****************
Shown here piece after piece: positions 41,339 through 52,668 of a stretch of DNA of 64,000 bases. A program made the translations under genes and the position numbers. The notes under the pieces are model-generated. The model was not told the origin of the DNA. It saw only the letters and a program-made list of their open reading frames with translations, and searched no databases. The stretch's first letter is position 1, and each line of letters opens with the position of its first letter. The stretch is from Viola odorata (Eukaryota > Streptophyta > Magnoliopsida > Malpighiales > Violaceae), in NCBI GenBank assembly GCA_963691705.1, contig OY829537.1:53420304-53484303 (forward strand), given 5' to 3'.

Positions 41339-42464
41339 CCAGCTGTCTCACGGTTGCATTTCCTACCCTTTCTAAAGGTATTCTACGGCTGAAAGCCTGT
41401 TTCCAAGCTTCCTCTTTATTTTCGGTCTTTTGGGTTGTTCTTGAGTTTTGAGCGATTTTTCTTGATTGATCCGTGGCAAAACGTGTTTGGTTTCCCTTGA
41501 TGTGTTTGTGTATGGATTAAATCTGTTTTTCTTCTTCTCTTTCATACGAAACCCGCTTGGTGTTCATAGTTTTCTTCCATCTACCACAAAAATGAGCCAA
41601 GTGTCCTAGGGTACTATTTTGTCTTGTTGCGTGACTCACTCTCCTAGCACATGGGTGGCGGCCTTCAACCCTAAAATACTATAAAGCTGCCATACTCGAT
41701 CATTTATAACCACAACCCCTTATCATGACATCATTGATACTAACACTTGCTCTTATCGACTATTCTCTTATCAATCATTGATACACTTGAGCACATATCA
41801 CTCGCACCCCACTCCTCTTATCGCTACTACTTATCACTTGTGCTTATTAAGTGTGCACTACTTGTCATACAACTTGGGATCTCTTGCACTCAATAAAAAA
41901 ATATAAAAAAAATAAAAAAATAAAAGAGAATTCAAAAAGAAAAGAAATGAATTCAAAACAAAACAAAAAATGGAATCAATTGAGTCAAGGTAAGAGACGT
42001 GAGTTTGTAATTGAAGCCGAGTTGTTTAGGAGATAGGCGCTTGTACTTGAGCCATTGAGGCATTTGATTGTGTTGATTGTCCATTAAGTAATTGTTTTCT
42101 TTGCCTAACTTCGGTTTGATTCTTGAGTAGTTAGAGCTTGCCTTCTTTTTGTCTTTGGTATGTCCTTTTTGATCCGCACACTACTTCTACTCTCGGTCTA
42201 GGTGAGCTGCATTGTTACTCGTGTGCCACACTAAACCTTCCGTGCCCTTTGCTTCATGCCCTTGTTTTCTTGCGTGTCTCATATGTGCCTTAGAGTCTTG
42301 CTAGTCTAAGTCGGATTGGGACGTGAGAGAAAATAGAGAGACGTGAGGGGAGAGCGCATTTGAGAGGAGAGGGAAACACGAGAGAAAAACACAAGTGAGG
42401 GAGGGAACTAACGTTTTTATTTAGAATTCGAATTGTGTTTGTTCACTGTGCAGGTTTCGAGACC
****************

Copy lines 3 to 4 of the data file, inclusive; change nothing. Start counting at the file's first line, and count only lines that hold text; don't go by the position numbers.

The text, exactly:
41339 CCAGCTGTCTCACGGTTGCATTTCCTACCCTTTCTAAAGGTATTCTACGGCTGAAAGCCTGT
41401 TTCCAAGCTTCCTCTTTATTTTCGGTCTTTTGGGTTGTTCTTGAGTTTTGAGCGATTTTTCTTGATTGATCCGTGGCAAAACGTGTTTGGTTTCCCTTGA